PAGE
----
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Publication numberUS4857261 A
Publication typeGrant
Application numberUS 07/238,380
Publication dateAug 15, 1989
Filing dateAug 31, 1988
Priority dateAug 31, 1988
Fee statusPaid
Also published asEP0356910A2, EP0356910A3
Publication number07238380, 238380, US 4857261 A, US 4857261A, US-A-4857261, US4857261 A, US4857261A
InventorsJames R. Marshall, Mary F. Thorn
Original AssigneeWestinghouse Electric Corp.
Export CitationBiBTeX, EndNote, RefMan
External Links: USPTO, USPTO Assignment, Espacenet
Reactor vessel head area monitoring system
US 4857261 A
Abstract
System provides a positive verification of the presence of a reactor coolant leak in the reactor vessel head area, identifies its location, and enables its size to be determined. A series of video cameras 28 strategically placed about the shroud 16 on the vessel head 13 provide complete viewing coverage. Variable intensity halogen lamps 46, 47 provide illumination for the area to be inspected. The equipment is specially adapted for use in a highly irradiated environment. The system 25 allows for inspection of the reactor vessel head area without the need for shutting down the plant.
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Claims(20)
What is claimed is:
1. In a nuclear reactor pressure vessel having a removable closure head with a plurality of ports projecting therethrough, and an upwardly extending shroud enclosing said ports, the shroud having a plurality of openings therein, a reactor vessel head area monitor comprising:
(i) a video camera attached to the cooling shroud adjacent one of said openings;
(ii) a lens operably attached to the camera such that the video camera receives video images of the reactor vessel head area within the shroud; and
(iii) a light source attached to the shroud for illuminating the reactor vessel head area
2. The reactor vessel head area monitor as recited in claim 1, wherein the light source comprises a plurality of lamps, each having a variable intensity, disposed about the circumference of the shroud, means for selectively illuminating each lamp, and means for varying the intensity of said lamps when illuminated.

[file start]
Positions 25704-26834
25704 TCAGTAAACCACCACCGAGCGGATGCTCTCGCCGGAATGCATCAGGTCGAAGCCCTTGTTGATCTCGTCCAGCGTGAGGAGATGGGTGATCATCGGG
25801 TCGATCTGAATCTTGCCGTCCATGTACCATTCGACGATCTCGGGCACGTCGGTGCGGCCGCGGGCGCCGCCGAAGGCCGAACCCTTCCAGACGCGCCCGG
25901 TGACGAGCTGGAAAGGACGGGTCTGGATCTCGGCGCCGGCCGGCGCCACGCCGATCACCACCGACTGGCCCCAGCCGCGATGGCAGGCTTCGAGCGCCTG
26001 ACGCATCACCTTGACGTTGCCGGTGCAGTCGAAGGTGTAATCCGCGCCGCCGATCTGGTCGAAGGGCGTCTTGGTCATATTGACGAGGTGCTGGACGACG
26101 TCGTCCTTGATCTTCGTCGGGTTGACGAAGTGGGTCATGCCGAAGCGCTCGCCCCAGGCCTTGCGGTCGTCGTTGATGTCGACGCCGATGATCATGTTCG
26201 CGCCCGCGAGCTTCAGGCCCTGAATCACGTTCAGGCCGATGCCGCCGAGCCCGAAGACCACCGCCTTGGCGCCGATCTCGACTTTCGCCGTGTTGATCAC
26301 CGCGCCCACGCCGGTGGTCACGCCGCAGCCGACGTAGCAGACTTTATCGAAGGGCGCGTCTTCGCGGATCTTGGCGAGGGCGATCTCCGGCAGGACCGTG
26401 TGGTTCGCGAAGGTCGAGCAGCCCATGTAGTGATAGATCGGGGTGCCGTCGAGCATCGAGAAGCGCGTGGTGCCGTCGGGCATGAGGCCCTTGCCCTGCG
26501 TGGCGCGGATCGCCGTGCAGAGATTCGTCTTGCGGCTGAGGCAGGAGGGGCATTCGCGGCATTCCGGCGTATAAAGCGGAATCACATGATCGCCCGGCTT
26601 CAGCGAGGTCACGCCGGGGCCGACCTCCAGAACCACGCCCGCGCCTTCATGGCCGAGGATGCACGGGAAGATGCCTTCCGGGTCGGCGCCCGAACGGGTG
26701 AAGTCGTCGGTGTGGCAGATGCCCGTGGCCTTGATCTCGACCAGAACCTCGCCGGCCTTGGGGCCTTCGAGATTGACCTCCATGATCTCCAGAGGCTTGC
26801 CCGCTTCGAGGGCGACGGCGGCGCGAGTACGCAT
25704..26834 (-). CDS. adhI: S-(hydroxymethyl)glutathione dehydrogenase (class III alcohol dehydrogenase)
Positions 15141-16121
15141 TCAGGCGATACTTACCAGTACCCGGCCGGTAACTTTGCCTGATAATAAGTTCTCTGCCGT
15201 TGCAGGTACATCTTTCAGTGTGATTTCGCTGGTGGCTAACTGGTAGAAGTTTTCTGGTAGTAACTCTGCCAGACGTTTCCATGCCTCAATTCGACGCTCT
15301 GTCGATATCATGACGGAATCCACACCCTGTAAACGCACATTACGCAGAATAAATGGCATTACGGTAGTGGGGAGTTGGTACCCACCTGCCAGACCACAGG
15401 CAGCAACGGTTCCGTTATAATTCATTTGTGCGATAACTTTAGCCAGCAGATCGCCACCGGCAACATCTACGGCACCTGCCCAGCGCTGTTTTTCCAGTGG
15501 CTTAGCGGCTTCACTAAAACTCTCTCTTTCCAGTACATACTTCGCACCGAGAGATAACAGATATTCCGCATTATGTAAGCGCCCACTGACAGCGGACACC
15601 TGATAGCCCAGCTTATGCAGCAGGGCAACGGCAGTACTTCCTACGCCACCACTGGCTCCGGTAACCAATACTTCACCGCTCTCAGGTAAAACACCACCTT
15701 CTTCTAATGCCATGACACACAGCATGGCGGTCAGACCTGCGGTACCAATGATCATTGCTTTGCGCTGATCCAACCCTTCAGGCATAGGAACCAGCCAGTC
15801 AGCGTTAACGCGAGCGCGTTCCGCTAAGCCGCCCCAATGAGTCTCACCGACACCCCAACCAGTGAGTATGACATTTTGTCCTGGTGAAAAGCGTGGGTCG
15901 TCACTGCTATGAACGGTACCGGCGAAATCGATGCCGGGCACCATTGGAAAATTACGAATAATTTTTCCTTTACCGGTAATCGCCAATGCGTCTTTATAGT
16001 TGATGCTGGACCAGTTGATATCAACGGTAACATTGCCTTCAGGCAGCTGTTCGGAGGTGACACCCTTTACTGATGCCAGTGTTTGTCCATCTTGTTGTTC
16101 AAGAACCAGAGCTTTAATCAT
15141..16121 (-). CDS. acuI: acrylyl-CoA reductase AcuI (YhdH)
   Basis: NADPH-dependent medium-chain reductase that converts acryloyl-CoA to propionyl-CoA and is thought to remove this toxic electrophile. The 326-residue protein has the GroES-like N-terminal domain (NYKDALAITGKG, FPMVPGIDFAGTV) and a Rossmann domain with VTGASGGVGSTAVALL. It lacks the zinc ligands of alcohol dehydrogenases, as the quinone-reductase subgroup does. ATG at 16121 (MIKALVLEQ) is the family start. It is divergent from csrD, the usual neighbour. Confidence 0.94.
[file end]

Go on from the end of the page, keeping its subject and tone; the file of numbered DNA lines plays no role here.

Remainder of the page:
3. The reactor vessel head area monitor as recited in claim 1, further comprising a case constructed of neutron shielding material, the case enclosing the camera and having an aperture therein such that the lens receives video images therethrough.
4. The reactor vessel head area monitor as recited in claim 3, further comprising means for circulating a flow of air around the video camera to dissipate heat therefrom.
5. The reactor vessel head area monitor as recited in claim 1, further including means for displaying said video images received by the video camera.
6. The reactor vessel head area monitor as recited in claim 5, further including means for retrievably storing said video images received by the video camera.
7. The reactor vessel head area monitor as recited in claim 1, wherein said openings in the shroud are viewing windows, the video camera being attached on an exterior surface thereof so as to receive video images of said ports of the reactor vessel head area.
8. In a nuclear reactor pressure vessel having a removable closure head with a plurality of ports projecting therethrough, and a shroud extending upwardly from said closure head and enclosing said ports, the shroud having a plurality of doors thereon and having an aperture therethrough, a reactor vessel head area monitoring system comprising:
(i) a plurality of video cameras, one each attached to one of said doors of the shroud adjacent the aperture;
(ii) a wide angled lens operably attached to each video camera such that said video cameras receive video images of the reactor vessel head area;
(iii) a plurality of lamps for illuminating the reactor vessel head area, each of said lamps having a variable intensity, attached to each of said doors, two each attached adjacent to each video camera, one on either side of said video camera;
(iv) means for selectively illuminating said lamps;
(v) means for selectively varying the intensity of said illuminated lamps; and